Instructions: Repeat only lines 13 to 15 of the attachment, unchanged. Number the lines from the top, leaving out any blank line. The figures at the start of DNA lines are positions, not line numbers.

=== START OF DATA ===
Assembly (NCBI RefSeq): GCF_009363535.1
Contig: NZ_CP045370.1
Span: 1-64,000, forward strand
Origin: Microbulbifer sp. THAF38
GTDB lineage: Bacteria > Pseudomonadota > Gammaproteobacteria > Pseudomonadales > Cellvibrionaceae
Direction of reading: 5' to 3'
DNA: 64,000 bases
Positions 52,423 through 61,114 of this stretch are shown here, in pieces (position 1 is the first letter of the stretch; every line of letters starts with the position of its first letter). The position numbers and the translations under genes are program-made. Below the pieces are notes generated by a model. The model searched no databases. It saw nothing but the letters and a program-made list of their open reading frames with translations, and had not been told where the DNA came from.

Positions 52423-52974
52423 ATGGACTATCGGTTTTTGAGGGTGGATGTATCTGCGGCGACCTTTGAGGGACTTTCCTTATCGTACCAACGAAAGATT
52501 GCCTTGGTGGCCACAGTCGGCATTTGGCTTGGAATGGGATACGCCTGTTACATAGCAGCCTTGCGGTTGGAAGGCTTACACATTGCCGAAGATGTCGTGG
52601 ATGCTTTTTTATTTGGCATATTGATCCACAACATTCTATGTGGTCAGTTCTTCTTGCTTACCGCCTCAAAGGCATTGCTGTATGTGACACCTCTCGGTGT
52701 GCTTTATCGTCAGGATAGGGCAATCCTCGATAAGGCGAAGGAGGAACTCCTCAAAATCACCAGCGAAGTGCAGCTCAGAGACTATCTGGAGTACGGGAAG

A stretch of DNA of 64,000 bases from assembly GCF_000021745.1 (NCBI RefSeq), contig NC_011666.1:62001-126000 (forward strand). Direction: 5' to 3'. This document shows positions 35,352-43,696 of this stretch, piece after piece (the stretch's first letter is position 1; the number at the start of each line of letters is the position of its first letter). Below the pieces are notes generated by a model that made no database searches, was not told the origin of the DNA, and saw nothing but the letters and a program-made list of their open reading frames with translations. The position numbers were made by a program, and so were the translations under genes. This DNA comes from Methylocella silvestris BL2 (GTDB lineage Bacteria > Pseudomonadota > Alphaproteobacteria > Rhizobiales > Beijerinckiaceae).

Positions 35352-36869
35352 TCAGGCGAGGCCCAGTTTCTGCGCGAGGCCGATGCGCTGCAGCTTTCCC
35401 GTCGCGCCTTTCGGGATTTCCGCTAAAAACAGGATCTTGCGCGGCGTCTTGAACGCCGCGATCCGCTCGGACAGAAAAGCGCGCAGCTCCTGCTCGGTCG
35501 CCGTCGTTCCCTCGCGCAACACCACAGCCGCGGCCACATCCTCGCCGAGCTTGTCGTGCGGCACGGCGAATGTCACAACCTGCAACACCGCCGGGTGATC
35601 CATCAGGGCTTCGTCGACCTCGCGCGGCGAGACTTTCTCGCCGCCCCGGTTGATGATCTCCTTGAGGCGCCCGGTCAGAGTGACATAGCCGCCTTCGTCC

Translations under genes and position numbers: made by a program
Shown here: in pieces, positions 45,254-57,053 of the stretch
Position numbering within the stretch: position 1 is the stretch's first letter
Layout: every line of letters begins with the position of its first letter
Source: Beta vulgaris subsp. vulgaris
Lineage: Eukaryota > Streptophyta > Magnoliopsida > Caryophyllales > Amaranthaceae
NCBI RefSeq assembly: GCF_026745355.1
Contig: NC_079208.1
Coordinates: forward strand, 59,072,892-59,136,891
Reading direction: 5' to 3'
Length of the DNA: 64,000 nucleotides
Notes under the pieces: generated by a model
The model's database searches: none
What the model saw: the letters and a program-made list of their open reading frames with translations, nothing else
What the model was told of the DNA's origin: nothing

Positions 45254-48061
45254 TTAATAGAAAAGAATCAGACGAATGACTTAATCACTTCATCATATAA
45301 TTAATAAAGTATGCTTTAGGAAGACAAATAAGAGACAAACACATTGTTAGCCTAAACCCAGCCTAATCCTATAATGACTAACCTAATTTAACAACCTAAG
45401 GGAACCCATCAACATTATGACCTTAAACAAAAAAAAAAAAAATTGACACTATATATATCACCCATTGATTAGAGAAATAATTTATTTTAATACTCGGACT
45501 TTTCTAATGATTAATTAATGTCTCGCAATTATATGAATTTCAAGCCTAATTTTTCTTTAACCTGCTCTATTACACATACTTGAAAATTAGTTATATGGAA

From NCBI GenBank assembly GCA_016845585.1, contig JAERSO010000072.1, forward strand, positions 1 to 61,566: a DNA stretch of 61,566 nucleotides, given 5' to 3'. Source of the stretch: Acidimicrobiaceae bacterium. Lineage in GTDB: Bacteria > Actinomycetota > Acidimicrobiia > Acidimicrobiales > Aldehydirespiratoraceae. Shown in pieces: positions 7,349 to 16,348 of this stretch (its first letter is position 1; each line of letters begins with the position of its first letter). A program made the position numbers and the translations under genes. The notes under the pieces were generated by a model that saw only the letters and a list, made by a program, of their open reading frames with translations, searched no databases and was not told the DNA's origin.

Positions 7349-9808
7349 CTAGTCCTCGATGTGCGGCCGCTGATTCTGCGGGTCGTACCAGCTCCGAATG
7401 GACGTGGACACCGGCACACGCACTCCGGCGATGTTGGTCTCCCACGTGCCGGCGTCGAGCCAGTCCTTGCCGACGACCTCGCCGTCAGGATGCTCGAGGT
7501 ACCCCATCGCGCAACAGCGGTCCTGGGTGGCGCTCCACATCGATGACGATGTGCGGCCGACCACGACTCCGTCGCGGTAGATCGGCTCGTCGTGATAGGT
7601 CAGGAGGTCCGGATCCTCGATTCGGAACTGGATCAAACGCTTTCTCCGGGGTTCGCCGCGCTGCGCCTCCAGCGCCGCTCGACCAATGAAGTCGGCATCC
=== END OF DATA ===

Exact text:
52701 GCTTTATCGTCAGGATAGGGCAATCCTCGATAAGGCGAAGGAGGAACTCCTCAAAATCACCAGCGAAGTGCAGCTCAGAGACTATCTGGAGTACGGGAAG

A stretch of DNA of 64,000 bases from assembly GCF_000021745.1 (NCBI RefSeq), contig NC_011666.1:62001-126000 (forward strand). Direction: 5' to 3'. This document shows positions 35,352-43,696 of this stretch, piece after piece (the stretch's first letter is position 1; the number at the start of each line of letters is the position of its first letter). Below the pieces are notes generated by a model that made no database searches, was not told the origin of the DNA, and saw nothing but the letters and a program-made list of their open reading frames with translations. The position numbers were made by a program, and so were the translations under genes. This DNA comes from Methylocella silvestris BL2 (GTDB lineage Bacteria > Pseudomonadota > Alphaproteobacteria > Rhizobiales > Beijerinckiaceae).

Positions 35352-36869